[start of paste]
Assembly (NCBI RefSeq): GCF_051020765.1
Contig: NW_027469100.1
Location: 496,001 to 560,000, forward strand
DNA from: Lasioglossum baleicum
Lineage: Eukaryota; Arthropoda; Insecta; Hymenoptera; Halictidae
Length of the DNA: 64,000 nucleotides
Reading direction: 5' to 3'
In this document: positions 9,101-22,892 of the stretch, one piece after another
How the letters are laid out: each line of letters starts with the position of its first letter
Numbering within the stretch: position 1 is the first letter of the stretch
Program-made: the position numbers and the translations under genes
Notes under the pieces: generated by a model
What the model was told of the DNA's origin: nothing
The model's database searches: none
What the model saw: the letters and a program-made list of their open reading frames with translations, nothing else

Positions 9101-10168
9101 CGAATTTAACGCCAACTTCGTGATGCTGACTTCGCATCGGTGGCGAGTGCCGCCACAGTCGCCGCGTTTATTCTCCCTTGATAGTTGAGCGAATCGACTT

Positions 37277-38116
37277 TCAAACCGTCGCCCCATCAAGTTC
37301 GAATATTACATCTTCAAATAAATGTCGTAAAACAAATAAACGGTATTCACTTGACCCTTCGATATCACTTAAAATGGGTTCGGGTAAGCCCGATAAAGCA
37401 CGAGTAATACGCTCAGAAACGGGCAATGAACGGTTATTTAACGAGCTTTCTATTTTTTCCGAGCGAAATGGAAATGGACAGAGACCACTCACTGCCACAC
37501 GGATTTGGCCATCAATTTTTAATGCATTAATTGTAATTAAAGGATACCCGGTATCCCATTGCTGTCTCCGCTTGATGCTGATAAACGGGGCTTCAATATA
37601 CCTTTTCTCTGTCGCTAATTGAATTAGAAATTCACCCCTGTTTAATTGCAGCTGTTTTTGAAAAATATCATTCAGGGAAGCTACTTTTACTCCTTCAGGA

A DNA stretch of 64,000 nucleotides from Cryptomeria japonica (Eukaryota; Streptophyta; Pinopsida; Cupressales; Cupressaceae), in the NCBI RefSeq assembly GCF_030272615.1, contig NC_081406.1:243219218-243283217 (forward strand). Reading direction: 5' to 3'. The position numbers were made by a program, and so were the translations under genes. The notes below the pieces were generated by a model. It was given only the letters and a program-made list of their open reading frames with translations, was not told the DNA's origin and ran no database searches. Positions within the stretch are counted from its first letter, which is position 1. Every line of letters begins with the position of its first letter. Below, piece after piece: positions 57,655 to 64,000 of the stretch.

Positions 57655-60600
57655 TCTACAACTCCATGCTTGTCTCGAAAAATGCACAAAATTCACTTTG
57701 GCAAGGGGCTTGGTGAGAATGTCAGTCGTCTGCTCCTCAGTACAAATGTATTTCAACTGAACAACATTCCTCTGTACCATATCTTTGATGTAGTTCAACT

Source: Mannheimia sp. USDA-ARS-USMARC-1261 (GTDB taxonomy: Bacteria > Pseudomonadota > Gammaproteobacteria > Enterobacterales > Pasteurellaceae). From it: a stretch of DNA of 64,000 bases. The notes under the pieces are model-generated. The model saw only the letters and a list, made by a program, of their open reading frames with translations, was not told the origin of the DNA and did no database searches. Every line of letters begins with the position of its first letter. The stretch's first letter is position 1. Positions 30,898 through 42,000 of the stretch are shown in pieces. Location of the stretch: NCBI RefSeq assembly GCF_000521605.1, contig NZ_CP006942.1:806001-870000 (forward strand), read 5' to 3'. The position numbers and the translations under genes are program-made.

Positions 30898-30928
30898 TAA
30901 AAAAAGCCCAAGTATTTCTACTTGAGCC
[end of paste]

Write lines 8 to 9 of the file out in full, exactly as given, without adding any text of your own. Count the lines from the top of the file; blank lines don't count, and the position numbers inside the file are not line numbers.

In this document: positions 9,101-22,892 of the stretch, one piece after another
How the letters are laid out: each line of letters starts with the position of its first letter